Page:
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Community engagement in British Columbia archaeology

Date created: 
Collaborative Archaeology
Community Engagement
British Columbia Archaeology

Archaeologists are increasingly aware that their discipline affects living people, including the descendant communities on whose lands we work and heritage we explore. This trend has created a rise in engaged archaeological practices, including community-based, collaborative, and indigenous archaeologies. This thesis addresses the topic of community engagement by assessing how, to what extent, and to what ends archaeologists and descendant communities are working together in British Columbia. To examine these questions I first describe literature and theory on community engagement within and outside of archaeology, including past attempts to measure or evaluate community engagement. I use this to frame a set of attributes that characterize effective elements of community engagement. I then use these attributes to assess individual British Columbia archaeology projects, through interviews with British Columbia archaeologists and a sample of the British Columbia archaeology reports. My results indicate that British Columbia archaeologists recognize the importance of community engagement and attempt to implement strategies of engagement in their projects. Moreover, my results indicate that meaningful community engagement includes the opportunity for partnership, involvement, and long-lasting relationships.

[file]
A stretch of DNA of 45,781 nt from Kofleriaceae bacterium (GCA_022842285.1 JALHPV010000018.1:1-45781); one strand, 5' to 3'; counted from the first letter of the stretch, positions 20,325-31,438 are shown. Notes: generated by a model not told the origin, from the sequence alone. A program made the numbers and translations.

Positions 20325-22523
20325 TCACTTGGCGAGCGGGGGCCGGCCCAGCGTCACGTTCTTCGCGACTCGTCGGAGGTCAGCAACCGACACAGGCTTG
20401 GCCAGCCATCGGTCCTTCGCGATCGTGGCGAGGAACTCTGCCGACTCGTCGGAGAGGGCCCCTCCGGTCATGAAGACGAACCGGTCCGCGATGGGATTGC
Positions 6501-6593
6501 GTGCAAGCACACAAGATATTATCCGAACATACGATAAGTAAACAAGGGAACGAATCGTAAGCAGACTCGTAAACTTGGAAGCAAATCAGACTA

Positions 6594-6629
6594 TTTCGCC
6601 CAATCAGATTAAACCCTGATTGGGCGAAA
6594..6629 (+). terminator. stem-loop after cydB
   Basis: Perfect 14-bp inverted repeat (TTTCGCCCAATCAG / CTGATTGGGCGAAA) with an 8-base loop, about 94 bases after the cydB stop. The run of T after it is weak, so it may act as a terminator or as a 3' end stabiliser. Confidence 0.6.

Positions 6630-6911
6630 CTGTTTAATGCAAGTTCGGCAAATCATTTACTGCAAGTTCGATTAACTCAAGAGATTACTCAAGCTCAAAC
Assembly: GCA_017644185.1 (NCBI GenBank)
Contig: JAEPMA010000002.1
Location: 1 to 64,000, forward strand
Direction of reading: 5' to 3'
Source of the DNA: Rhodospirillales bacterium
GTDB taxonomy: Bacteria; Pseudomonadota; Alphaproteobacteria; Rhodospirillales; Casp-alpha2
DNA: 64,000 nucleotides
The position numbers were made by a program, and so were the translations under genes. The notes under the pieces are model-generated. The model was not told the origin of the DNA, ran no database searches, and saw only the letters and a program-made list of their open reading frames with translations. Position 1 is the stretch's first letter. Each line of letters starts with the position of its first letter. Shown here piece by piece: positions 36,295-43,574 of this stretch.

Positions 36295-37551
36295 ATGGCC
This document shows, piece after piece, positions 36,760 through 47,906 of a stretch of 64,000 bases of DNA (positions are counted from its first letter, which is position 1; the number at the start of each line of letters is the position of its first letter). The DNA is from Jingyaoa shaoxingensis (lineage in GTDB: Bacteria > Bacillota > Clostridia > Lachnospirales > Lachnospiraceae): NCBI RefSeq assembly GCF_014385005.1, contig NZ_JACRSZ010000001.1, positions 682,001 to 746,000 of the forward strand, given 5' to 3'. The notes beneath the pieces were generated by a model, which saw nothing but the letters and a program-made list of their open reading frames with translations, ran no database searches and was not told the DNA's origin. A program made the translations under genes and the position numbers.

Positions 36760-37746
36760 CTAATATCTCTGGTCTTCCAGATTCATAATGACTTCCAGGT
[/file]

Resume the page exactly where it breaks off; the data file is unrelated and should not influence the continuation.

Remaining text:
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Copyright remains with the author. The author granted permission for the file to be printed and for the text to be copied and pasted.
John Welch
Environment: Department of Archaeology
Thesis type: 
(Thesis) M.A.